Thursday, February 28, 2013

An Exegesis of First Corinthians 8:6-7

by Bishop Jerry Hayes 

Therefore concerning the eating of things offered to idols, we know that an idol is nothing in the world, and that there is no other God but one. 5 For even if there are so-called gods, whether in heaven or on earth (as there are many gods and many lords), 6 yet for us there is one God, the Father, of whom are all things, and we for Him; and one Lord Jesus Christ, through whom are all things, and through whom we live.   7 However, there is not in everyone that knowledge; for some, with consciousness of the idol, until now eat it as a thing offered to an idol; and their conscience, being weak, is defiled. 8 But food does not commend us to God; for neither if we eat are we the better, nor if we do not eat are we the worse. (1Corinthians  8:4-7)

Our focus is vv6 and 7.  However, I have given vv 4-7 in order to present the context of the vv under consideration. The context is eating food offered to idols, and the One God of the Christians as opposed to the many gods of the non-believers.
In v6 Paul declares the Father to be the only God.  Then he proceeds to mention Jesus Christ as the Lord. Jesus is mentioned separate from the ONLY God, who is the Father. Paul does not call Jesus God here (although he does at: Ro 9:5,Titus 2:13. Col 2:9, Acts 20:28) , nor is he referencing Jesus as God. In this place, Paul speaks of Jesus in His role as the Son of God, i.e. the human Christ. (The term “Lord” is in the sense of a human Lord — not as LORD God. Lord, in the sense that He, as a human, has won the victory over all evil and is humanly Lord of all the human sphere. Lord of sin, because  He conquered sin, Lord over death because He conquered death. One should see Romans 8:3, He condemned sin “in the flesh;” Ephesians 2:15, He abolished “in His flesh the enmity... ;”  Colossians 1:21b-22 He has “reconciled in the body of his flesh” the believers through His death; but, especially Hebrews 5:5-10,  So also Christ did not glorify Himself to become High Priest, but it was He who said to Him:“You are My Son,Today I have begotten You.”6 As He also says in another place:“You are a priest forever According to the order of Melchizedek”;7 who, in the days of His flesh, when He had offered up prayers and supplications, with vehement cries and tears to Him who was able to save Him from death, and was heard because of His godly fear, though He was a Son, yet He learned obedience by the things which He suffered. And having been perfected, He became the author of eternal salvation to all who obey Him, 10 called by God as High Priest “according to the order of Melchizedek.”  This may be a difficult understanding to grasp, if one is of the opinion that the term “Lord” [when associated with Jesus] is always an indicator of His deity; which view, has been among the Oneness believers, almost from the beginning of the last century; but, I, personally, do not feel it is the most correct view.)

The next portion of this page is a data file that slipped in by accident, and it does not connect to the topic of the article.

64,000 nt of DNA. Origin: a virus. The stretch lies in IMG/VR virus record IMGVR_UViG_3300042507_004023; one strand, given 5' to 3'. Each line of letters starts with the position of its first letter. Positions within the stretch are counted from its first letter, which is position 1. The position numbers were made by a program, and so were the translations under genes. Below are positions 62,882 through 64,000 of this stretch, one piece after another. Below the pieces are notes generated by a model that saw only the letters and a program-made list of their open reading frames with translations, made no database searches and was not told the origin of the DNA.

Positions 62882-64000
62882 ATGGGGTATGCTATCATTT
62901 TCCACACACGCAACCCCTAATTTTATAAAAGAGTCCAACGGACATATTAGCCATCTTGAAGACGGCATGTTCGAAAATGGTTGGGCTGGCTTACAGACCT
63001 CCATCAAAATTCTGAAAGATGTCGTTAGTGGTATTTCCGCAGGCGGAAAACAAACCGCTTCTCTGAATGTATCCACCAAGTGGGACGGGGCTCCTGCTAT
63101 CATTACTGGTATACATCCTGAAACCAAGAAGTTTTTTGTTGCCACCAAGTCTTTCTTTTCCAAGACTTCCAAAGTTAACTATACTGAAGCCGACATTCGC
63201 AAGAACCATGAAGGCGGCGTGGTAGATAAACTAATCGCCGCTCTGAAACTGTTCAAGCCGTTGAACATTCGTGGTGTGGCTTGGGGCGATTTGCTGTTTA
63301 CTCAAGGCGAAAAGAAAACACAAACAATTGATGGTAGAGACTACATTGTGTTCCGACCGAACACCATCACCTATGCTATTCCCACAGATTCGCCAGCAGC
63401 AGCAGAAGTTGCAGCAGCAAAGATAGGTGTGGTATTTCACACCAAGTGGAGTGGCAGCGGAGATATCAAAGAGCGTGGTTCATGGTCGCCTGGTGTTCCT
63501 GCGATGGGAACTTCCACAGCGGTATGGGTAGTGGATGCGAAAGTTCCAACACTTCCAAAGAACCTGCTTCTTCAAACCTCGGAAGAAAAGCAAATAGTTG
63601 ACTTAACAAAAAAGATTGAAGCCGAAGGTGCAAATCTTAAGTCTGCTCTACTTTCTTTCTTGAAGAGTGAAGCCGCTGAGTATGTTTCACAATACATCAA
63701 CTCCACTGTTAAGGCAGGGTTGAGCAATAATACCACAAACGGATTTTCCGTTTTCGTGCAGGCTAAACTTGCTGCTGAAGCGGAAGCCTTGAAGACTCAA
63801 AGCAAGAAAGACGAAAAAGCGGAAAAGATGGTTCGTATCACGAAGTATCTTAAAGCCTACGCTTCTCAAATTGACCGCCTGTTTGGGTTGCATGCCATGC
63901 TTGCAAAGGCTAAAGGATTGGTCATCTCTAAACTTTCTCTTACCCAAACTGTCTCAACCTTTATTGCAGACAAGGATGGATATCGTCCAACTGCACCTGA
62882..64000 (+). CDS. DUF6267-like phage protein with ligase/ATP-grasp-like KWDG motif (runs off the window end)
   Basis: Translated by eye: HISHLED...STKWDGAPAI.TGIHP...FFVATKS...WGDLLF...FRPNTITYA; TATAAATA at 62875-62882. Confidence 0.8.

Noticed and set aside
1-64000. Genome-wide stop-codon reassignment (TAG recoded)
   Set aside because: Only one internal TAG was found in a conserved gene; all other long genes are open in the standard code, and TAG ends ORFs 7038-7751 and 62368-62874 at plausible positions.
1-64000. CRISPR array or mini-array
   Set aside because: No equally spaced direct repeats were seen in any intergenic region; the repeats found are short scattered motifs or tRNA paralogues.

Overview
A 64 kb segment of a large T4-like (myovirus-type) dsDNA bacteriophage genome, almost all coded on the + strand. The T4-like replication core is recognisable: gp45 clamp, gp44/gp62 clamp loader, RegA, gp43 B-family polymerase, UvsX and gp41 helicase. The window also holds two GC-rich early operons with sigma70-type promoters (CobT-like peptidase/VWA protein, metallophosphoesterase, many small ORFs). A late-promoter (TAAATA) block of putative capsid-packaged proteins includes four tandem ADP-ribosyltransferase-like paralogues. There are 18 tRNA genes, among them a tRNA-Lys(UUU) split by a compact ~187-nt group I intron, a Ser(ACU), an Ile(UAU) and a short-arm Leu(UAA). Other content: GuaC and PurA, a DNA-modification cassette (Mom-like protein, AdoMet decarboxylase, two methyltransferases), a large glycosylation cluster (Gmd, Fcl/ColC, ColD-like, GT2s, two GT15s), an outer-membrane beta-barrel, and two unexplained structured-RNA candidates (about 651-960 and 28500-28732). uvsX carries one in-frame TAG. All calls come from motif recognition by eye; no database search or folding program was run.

The phrase, “Of whom are all things” (Gk, ex ou) means “out of”, or “from whom;” the Father is the “source of the the universe,” as in Romans 11:36, and Colossians 1:16.

The pharse “and we for Him” (KJV has “we in him”) is the Gk “ei auton;” means that God is our goal.

Concerning the Son of God (the humanity of Jesus), when the text says, “by whom are all things” (KJV) the Gk is “de ou:  is speaking of the “instrument” of creation. Here the text says that all things were made “by” the Son; as in Ephesians 3:9; Hebrews 1:12.  Now we know, from Scripture that Father God created all things. So, how is it, then, that the worlds were created “by” the Son, if the Son is man, not God? The way the Trinitarian explains this is that the Father (God the First Person) created through the Son (God the Second Person) as a agent; as one might hire a carpenter to build a house. The owner could say that he build the house through the carpenter, as his an agent. (But a more correct statement by the owner would be to say that he “had” the house build.)  This does violence to Scripture, because the Father says in Isaiah 44:24, “I am the Lord, who makes all things, Who stretches out the heavens all alone, Who spreads abroad the earth by Myself;”